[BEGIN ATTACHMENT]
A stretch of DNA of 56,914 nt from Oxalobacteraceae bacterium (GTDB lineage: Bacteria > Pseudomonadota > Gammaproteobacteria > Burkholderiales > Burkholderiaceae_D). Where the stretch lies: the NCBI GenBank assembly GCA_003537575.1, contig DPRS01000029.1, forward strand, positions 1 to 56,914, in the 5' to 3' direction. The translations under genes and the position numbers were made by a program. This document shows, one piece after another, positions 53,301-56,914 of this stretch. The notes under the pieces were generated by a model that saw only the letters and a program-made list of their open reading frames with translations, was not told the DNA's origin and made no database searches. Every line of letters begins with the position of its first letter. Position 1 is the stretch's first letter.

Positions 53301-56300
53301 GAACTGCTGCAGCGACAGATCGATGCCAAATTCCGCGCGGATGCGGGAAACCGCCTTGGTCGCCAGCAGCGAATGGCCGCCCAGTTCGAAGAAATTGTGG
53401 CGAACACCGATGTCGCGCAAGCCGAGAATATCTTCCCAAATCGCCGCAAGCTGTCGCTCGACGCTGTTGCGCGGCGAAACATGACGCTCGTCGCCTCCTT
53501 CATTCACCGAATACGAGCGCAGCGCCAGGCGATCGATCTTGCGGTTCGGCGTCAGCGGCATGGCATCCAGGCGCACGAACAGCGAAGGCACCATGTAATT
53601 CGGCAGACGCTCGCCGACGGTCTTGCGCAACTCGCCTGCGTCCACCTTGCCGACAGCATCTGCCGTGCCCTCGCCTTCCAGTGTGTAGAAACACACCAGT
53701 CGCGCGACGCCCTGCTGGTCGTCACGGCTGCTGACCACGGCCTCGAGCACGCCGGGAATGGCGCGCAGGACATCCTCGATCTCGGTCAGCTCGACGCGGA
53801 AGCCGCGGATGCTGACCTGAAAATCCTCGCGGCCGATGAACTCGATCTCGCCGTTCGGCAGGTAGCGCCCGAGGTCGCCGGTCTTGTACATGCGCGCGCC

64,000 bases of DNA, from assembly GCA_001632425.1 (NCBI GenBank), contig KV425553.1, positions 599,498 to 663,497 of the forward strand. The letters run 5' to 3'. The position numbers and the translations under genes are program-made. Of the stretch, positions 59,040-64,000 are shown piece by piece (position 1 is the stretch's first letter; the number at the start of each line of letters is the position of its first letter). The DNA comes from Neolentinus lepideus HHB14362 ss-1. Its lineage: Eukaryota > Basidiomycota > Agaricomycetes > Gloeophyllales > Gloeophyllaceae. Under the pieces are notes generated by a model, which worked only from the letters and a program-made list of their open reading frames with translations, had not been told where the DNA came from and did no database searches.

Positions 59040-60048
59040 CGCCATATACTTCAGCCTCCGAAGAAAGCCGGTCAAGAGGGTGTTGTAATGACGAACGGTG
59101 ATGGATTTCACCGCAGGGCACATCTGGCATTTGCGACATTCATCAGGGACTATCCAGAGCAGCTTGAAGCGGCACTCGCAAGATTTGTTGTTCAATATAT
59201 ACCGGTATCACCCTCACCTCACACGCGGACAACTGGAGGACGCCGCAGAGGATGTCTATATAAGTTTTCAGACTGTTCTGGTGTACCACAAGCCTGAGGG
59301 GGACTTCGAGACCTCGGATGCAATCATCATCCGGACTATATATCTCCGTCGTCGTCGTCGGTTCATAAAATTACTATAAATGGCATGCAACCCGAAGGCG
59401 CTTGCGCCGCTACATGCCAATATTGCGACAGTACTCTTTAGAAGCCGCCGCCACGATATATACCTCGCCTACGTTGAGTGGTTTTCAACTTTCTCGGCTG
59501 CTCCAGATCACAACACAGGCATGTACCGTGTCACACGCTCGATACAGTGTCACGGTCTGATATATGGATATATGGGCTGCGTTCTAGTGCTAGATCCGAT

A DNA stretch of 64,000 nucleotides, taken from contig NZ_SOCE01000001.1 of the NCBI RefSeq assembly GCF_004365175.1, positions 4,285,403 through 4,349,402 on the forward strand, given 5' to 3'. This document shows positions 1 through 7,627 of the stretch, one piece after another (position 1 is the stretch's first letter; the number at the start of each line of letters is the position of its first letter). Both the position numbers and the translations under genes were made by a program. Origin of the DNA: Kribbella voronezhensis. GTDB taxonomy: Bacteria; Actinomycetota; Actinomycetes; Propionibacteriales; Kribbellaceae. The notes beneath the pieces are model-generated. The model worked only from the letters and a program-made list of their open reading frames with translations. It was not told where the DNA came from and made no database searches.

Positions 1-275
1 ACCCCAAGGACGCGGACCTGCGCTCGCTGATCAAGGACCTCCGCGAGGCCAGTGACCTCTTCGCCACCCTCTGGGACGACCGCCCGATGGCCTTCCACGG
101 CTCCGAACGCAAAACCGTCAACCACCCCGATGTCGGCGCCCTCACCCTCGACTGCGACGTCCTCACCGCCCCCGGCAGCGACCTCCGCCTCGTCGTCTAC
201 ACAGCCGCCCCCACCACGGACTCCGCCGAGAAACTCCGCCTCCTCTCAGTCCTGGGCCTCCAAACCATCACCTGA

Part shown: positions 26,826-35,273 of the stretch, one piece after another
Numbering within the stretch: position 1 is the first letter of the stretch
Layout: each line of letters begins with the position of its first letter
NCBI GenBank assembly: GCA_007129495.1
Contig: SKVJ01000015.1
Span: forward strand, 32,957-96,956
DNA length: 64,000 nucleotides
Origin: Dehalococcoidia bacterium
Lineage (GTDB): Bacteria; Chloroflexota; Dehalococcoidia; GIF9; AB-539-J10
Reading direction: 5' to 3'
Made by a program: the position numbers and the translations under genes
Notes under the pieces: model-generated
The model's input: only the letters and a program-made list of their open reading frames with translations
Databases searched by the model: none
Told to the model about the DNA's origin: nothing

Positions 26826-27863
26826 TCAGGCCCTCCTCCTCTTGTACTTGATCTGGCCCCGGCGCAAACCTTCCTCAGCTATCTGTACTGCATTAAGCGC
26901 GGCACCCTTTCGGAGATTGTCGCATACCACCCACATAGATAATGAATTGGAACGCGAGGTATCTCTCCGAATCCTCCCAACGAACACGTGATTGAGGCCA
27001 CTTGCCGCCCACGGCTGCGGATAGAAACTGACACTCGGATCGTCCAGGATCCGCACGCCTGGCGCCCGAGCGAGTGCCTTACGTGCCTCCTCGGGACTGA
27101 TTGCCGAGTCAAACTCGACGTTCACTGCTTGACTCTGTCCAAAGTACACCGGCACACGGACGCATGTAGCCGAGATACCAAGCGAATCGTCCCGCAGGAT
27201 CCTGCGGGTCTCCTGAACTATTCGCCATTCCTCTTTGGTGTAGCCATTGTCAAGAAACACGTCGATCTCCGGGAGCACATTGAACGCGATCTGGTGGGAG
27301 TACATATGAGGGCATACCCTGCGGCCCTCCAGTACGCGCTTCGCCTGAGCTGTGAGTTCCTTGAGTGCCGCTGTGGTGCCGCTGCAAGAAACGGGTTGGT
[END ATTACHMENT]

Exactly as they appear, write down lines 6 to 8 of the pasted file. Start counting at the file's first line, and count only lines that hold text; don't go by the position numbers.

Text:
53601 CGGCAGACGCTCGCCGACGGTCTTGCGCAACTCGCCTGCGTCCACCTTGCCGACAGCATCTGCCGTGCCCTCGCCTTCCAGTGTGTAGAAACACACCAGT
53701 CGCGCGACGCCCTGCTGGTCGTCACGGCTGCTGACCACGGCCTCGAGCACGCCGGGAATGGCGCGCAGGACATCCTCGATCTCGGTCAGCTCGACGCGGA
53801 AGCCGCGGATGCTGACCTGAAAATCCTCGCGGCCGATGAACTCGATCTCGCCGTTCGGCAGGTAGCGCCCGAGGTCGCCGGTCTTGTACATGCGCGCGCC